Eastern Europeans are developing a taste for upmarket coffee judging by the results of British-owned coffee chain Coffeeheaven.

The AIM-listed coffee bar group, which has 59 sites in central Europe, reported half-year pre-tax profits of £140,000 for the six months to 30 September 2006. This compares with a loss of £366,000 in the same period last year.

Like-for-like sales increased 28% in the period as turnover rose 61% to £4.41m. Revenues for the year are expected to be close to £9.8m.

Currently Coffeeheaven has 39 sites in Poland where a 28% growth increase was reported. It is hoping to exceed its target of 40 stores by the end of the year.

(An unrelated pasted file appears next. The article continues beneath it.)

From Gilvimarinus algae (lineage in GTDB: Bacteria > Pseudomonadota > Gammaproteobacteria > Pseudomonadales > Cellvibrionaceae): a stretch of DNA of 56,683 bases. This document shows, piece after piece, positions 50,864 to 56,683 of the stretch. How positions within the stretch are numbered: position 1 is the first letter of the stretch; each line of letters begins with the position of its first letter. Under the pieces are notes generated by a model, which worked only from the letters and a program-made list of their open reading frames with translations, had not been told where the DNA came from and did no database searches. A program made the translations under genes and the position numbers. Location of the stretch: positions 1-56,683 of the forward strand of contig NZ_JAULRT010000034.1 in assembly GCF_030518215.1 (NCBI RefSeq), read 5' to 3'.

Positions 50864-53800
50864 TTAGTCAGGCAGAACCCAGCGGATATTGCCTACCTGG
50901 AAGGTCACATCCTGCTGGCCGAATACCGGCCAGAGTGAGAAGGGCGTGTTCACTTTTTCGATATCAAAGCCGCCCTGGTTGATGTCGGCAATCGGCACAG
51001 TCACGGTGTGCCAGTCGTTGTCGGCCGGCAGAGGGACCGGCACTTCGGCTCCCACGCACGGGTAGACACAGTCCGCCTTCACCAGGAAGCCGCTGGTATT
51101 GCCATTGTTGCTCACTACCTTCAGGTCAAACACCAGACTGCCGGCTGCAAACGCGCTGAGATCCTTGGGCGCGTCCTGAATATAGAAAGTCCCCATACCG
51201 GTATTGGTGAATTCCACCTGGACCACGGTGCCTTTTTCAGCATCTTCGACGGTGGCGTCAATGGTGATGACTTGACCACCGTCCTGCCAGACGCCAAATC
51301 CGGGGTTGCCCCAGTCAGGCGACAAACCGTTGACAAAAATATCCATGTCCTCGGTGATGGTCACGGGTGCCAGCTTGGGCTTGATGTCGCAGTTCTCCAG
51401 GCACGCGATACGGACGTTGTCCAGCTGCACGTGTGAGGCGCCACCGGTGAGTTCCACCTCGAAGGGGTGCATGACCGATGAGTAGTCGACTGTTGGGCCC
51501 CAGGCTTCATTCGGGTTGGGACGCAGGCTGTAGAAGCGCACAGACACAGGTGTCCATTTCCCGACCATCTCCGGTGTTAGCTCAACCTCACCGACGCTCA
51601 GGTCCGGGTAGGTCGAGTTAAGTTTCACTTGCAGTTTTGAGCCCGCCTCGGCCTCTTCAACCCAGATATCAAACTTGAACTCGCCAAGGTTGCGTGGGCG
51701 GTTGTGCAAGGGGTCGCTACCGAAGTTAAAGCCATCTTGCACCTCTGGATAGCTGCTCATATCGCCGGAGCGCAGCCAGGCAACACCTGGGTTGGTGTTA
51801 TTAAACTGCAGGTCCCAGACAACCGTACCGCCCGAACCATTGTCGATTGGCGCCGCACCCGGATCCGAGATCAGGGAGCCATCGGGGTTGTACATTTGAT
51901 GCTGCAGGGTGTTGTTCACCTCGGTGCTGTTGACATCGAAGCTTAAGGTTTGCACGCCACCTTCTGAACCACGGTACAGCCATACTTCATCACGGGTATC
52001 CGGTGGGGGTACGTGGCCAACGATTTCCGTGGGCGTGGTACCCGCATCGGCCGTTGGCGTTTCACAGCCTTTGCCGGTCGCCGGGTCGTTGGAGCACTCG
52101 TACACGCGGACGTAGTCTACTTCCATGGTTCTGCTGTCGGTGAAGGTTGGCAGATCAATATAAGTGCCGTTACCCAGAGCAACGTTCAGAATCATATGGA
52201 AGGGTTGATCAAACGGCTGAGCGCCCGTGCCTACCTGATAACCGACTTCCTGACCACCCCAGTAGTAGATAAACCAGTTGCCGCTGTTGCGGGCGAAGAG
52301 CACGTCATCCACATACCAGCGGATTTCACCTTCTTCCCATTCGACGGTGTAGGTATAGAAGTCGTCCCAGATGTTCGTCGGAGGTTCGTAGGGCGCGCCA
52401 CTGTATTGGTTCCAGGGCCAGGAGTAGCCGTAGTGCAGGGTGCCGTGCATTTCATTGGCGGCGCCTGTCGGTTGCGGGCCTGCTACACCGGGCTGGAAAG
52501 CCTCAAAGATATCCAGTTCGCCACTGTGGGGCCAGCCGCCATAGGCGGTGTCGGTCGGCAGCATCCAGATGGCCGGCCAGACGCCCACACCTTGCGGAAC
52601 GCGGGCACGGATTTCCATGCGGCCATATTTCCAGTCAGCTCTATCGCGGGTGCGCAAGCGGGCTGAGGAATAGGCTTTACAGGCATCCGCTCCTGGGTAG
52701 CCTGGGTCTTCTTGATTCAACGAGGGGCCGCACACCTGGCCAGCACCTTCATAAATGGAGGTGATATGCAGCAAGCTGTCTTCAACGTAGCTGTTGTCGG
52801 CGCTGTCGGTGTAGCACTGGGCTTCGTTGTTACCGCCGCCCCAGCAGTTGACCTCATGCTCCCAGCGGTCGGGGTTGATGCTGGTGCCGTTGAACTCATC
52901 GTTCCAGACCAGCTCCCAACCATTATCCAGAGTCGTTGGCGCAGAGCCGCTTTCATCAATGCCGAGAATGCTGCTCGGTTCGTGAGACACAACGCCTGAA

Sales increased by 41% in the Czech Republic where it has nine sites. In Latvia, where the group has eight stores, sales increased 19%. It also has two sites in Bulgaria and one in Slovakia.

Richard Worthington, executive chairman, said: "These results demonstrate the strong appeal of Coffeeheaven with consumers and that the group’s development strategy is capitalising on the growing economies of central Europe.

"With a presence in five central European markets and sector leadership in the largest, Coffeeheaven is now firmly established as one of Central Europe’s leading brand coffee bar chains."

The group expects to have 63 outlets trading, all in areas of high retail penetration, by the end of its financial year on 31 March 2007. The company is looking to expand into Ukraine, Romania, Estonia and Hungary.